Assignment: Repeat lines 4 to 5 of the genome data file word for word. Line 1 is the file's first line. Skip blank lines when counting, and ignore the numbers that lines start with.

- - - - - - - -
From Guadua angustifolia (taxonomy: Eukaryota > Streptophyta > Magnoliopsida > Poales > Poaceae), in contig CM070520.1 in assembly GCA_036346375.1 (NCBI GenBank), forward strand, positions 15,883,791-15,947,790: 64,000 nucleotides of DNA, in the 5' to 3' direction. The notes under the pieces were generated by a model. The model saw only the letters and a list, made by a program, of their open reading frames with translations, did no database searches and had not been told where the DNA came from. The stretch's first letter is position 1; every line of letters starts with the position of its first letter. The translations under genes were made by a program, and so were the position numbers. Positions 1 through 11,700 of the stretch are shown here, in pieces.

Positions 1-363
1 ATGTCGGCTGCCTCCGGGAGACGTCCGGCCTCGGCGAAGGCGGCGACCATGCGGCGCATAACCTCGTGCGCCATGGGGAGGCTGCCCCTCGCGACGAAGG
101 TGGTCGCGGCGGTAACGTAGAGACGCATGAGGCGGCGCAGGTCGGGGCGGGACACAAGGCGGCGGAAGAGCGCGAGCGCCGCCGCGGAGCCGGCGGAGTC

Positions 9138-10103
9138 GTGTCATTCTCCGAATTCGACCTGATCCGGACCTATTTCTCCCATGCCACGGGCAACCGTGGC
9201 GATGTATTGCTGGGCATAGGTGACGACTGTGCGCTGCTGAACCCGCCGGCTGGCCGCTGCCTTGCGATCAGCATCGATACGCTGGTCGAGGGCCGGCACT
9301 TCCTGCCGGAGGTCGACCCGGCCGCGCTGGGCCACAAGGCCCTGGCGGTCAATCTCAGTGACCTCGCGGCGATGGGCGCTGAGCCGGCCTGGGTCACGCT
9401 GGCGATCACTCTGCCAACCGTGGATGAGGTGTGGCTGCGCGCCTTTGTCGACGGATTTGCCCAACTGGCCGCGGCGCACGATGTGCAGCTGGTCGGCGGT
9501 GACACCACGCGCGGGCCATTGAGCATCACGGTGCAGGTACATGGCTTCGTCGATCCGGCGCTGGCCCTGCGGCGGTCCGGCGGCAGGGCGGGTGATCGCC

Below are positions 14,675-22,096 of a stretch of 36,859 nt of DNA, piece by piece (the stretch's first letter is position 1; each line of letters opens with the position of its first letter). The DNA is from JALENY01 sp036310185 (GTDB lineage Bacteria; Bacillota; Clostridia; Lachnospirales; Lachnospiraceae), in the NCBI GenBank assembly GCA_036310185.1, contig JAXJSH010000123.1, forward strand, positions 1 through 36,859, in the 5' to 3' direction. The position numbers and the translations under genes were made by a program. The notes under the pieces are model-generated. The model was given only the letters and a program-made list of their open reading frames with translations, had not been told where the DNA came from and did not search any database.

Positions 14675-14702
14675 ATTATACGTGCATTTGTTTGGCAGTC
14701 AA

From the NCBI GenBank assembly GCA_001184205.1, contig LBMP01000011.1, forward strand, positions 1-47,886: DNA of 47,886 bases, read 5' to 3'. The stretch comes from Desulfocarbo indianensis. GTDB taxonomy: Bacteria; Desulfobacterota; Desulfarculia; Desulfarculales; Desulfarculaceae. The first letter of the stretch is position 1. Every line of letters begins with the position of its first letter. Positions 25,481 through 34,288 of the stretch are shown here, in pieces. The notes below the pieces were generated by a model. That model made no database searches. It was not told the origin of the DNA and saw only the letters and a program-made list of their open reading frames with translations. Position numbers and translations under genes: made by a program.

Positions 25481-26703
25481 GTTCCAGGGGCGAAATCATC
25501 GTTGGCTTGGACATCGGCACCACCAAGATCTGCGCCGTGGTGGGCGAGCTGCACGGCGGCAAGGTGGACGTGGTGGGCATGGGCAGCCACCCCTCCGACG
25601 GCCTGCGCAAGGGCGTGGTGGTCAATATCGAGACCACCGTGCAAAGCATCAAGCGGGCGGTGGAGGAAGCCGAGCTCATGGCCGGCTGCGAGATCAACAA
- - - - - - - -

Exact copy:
101 TGGTCGCGGCGGTAACGTAGAGACGCATGAGGCGGCGCAGGTCGGGGCGGGACACAAGGCGGCGGAAGAGCGCGAGCGCCGCCGCGGAGCCGGCGGAGTC

Positions 9138-10103